Honolulu’s percentage is on par with local police departments nationally, where women represent 13% of full-time sworn officers, according to an August study from the Police Executive Research Forum.

Some departments, though, have stood out in their efforts to recruit women.

In Newark, California, which has a population of about 47,500 compared with Honolulu County’s 1.02 million, the police department reached its goal last year of having one-third of its officers be women. In San Diego, which has 1.3 million people, women make up 23% of the police force.

Others have implemented more attractive policies. Austin, Texas, began offering paid parental leave to public safety employees last year. Police officers in San Fransisco recently drew attention to their department’s lack of adequate lactation rooms. The San Diego Police Department plans to open the first child care center for police officers early next year.

‘Women, We’re Strong’ 

Women bring a special set of skills to police work, but many don’t even consider policing an option because they don’t see themselves represented, said Tanya Meisenholder, director of gender equity for the Policing Project at New York University School of Law.

“A lot of police departments will have these recruitment efforts really geared toward men,” she said. “Say they have some big husky guy jumping out of a helicopter when that’s not the reality of policing.” 

Honolulu police Sgt. Jennifer Bugarin said when she joined the department, she was a single mother to a 2-year-old son. She worked nights so she could spend time with her son in the mornings. She couldn’t afford child care, so she leaned on her mother for help. 

Very few women come to recruitment events that aren’t targeted specifically toward them, said Honolulu police Officer Shelley Ozaki, who organized the department’s first women’s information session in 2019. (Cory Lum/Civil Beat/2022)

Despite the difficulties, she knew she wanted to be a police officer so she could build a future for her son while pursuing a career that could make a difference. As a survivor of an abusive relationship, she felt she could have a special impact on victims of crime.

“Women, we’re strong,” she said. “I don’t know how I did it.” 

Need For Family-Friendly Policies

Experts say cultural shifts and policy changes can help attract more women to policing and motivate them to stay. 

Offering paid family leave, child care support and access to lactation rooms are all steps that can help make women feel welcome in police departments, said Kym Craven, executive director of the National Association of Women Law Enforcement Executives.  

“Having those makes it seem like someone belongs,” she said. 

Officers are entitled to unpaid parental leave but must use their sick and vacation time if they want to be paid while they’re out, she said. 

Yu said in an email that the department complies with the federal Family Medical Leave Act, which entitles employees to 12 weeks of unpaid leave for the birth of a child. The City and County of Honolulu also does not designate paid maternity leave, and employees can use their own sick and vacation time. 

“I love the excitement. I love the rush. But I love helping people, that’s the main thing.”

Police Cpl. Mel Hurley

Employers also are required to provide spaces “other than a bathroom” for lactating mothers who request accommodation, according to the Affordable Care Act.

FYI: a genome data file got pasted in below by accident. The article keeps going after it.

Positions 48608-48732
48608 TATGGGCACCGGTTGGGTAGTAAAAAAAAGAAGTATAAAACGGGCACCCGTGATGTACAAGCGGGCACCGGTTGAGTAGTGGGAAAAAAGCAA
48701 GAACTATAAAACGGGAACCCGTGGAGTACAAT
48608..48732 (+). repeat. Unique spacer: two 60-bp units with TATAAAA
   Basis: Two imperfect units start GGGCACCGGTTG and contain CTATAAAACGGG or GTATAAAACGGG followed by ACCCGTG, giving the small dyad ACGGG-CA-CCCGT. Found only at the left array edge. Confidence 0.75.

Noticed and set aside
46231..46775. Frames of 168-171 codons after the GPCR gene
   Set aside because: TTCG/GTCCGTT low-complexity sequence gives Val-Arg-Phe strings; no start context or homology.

The Honolulu Police Department does not have “formally designated” lactation rooms, according to Yu, but “arrangements and accommodations are routinely made based on an employee’s work assignment.”

Hurley said being young in a male-dominated workplace, she didn’t know what rights she was entitled to. 

She put up with the circumstances until she had her third child in 2015. Her mom, who used to help watch her kids, had died, and her partner, who was also in law enforcement, worked long hours too.  

She took off three months, using all of the vacation and sick time she had accrued, but finally decided to go back to work after finding a trusted person to care for her daughter during the day. 

“I love my job,” she said. “I love the excitement. I love the rush. But I love helping people, that’s the main thing.”

A Sense Of Belonging

Female officers say they have unique qualities that make them more effective than their male counterparts in certain situations. 

Hurley recalled early in her career responding to a call about a young man standing on the ledge of the Executive Centre building in downtown Honolulu. She knew him because his mother had been addicted to drugs, and Hurley often went to his house to help him when he was a child. 

Another officer was already on scene trying to talk him down, but Hurley walked out on the ledge herself and spoke with him. 

Bugarin, who now works with Hurley at the police academy, credits her colleague for saving the young man’s life. 

“You connected with him, and the male officers couldn’t,” Bugarin said to Hurley. “I feel like that’s what we have as females, as mothers. We have that compassion and heart.” 

Honolulu police Sgt. Jennifer Bugarin struggled as a new mother at the department. (David Croxford/Civil Beat/2023)

Meisenholder said incorporating issues that affect women into a department’s strategic plan can have an impact on all employees.

“I say women because we are about gender equity, but if you think about it, what we’re trying to do is make the workplace better for everyone,” she said.

Cavaco said in a statement that creating work environments where women feel “respected and appreciated” should be a priority.  

“(The union) is committed to working with our police, appointed and elected leaders on making our counties’ police departments places where women who want to dedicate themselves to serving others can work without feeling they need to choose between having a family or having a career,” he said.

Hurley’s message for women interested in becoming officers is the same one she has for one of her new female recruits currently training at the academy.

“I want to see you make it,” she said. “We have a lot of boys. I said to her, I want to see you make it through. Don’t quit.”